"the articulation of differences dialectically depends upon a socially constructed and practiced notion of identity." (Singh 1996: 286 f.)

Moreover, they are all determined by a sense of cultural identity: In the case of individual identity, a person's sense of uniqueness may come from their cultural origin different from another person's cultural origin. In the case of personal identity, a person's role may be determined by their cultural background, as, for instance, when colored people are given fewer responsibilities than white people. And finally, as far as collective memory is concerned, there are two options: For ethnic Americans seeing themselves as part of their ethnic community's social structure, collective identity equals cultural identity, i.e. participation in their cultural heritage. However, if we consider Americans who see themselves as being part of the American social structure as far as their collective identity is concerned, their cultural identity may differ from their collective identity and may therefore concern only the spheres of life dealing with their participation in or identification with their cultural background, i.e. certain common rules and norms (Assmann 2002: 16 f.; 134).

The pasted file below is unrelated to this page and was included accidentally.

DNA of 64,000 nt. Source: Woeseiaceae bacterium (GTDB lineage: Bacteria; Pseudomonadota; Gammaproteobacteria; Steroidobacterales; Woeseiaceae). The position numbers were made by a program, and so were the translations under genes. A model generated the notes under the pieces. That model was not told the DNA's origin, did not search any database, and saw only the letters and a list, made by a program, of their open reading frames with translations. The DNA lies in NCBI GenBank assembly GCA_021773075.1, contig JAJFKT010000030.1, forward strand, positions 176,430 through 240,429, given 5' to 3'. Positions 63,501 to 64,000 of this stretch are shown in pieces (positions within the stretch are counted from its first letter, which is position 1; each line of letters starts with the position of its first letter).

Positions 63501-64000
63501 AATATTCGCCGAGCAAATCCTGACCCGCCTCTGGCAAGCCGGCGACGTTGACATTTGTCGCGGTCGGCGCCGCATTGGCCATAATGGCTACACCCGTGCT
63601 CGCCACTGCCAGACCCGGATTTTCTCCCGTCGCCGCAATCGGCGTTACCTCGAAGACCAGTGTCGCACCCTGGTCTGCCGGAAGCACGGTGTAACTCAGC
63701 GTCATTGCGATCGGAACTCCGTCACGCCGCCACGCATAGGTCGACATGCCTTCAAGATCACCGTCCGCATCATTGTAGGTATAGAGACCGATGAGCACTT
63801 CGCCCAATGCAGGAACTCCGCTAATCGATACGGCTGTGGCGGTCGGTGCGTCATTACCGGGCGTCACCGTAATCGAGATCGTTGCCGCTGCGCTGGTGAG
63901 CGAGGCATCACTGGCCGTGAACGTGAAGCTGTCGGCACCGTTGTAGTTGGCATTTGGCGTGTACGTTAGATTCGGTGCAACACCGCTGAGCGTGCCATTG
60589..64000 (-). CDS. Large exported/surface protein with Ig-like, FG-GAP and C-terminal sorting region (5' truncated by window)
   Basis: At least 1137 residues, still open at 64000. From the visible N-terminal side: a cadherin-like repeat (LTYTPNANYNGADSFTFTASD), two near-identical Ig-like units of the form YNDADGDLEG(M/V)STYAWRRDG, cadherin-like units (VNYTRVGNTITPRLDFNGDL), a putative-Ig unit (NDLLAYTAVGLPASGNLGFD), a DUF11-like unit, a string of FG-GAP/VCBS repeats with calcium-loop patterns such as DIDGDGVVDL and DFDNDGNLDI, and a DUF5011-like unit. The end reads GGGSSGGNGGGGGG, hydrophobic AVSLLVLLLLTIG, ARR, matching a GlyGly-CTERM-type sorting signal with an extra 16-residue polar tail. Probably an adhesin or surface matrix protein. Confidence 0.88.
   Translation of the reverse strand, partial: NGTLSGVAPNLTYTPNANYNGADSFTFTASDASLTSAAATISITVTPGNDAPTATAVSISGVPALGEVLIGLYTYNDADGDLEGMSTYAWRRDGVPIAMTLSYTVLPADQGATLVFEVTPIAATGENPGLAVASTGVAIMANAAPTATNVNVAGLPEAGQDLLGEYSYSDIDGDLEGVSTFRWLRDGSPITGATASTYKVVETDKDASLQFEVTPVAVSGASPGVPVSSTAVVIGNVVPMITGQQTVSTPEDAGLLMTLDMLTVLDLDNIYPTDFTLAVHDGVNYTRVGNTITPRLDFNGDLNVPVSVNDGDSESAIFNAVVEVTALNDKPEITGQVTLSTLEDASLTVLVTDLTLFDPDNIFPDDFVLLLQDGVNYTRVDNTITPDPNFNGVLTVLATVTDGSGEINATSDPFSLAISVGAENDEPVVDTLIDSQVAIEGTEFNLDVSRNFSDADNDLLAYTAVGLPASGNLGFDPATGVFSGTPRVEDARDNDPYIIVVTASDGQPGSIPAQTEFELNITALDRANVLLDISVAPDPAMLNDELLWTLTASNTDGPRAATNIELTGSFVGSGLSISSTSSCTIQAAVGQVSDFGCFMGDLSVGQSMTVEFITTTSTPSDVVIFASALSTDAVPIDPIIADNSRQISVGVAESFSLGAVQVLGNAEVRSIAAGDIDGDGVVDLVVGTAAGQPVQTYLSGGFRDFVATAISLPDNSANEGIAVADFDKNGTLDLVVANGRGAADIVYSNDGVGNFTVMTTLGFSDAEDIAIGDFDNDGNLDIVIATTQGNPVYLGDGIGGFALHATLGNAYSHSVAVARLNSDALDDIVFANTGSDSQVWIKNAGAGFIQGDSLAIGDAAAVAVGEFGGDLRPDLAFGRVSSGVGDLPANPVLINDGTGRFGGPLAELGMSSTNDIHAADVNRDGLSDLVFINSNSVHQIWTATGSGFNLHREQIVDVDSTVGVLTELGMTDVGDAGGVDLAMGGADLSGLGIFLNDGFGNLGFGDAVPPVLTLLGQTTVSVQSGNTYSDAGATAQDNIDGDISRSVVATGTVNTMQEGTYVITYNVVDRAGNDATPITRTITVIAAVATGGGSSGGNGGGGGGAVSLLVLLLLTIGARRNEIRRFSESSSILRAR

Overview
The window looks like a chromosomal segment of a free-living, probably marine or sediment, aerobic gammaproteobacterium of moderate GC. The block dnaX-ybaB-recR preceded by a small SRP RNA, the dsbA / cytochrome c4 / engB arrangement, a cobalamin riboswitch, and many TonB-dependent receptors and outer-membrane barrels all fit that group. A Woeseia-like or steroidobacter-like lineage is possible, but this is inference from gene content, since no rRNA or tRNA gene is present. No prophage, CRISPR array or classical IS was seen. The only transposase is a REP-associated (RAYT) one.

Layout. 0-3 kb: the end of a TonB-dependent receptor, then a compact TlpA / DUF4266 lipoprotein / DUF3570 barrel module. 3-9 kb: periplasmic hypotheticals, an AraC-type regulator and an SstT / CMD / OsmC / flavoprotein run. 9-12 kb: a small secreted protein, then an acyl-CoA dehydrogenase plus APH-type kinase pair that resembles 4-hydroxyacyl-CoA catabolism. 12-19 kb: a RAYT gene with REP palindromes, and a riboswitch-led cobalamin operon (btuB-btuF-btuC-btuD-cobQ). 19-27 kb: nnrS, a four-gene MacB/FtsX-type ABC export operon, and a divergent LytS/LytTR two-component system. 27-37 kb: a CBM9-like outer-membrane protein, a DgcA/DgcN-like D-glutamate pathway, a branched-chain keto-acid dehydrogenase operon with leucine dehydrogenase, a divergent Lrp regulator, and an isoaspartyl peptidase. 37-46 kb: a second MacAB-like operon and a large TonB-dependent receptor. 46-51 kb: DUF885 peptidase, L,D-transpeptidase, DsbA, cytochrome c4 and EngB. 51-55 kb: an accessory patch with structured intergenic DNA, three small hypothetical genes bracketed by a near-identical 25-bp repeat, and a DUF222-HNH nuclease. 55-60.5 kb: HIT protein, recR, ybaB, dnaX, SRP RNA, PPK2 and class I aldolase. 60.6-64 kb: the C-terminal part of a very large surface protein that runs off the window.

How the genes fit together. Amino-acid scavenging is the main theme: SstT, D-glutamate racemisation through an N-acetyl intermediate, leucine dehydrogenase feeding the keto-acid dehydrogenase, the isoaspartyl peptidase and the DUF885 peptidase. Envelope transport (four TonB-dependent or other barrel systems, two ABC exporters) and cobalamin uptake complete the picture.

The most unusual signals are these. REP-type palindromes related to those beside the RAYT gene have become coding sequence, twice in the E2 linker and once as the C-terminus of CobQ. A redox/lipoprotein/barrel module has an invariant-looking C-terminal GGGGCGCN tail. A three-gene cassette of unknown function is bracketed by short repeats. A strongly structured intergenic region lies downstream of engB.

b (Ethnic) Counter Identity

As already mentioned, one feature of identity is the existence of a different kind of identity we can oppose ourselves to. Once an identity is established by differentiation other identities may, in turn, be crafted by a group of people setting themselves apart from this newly established identity. According to Jan Assmann, in the case of minorities a "counter-identity" is established against the dominant culture by the hands of which they encountered oppression (Assmann 2002: 154). Omi and Winant call this counter identity "rearticulation."

"Social movements create collective identity by offering their adherents a different view of themselves and their world; different, that is, from the worldview and self-concepts offered by the established social order. They do this by the process of rearticulation, which produces new subjectivity by making use of information and knowledge already present in the subject's mind. They take elements and themes of her/his culture and traditions and infuse them with new meaning." (Omi 1994: 99)

I would add that in the case of the US the oppression of minorities does not so much come from the fact that Americans or better American supremacists have defined their own identity but that by defining their own identity they impose a different, clearly defined identity upon the minority culture. For Asians in the US, this imposed identity is very often a result of Orientalism and/or stereotyping.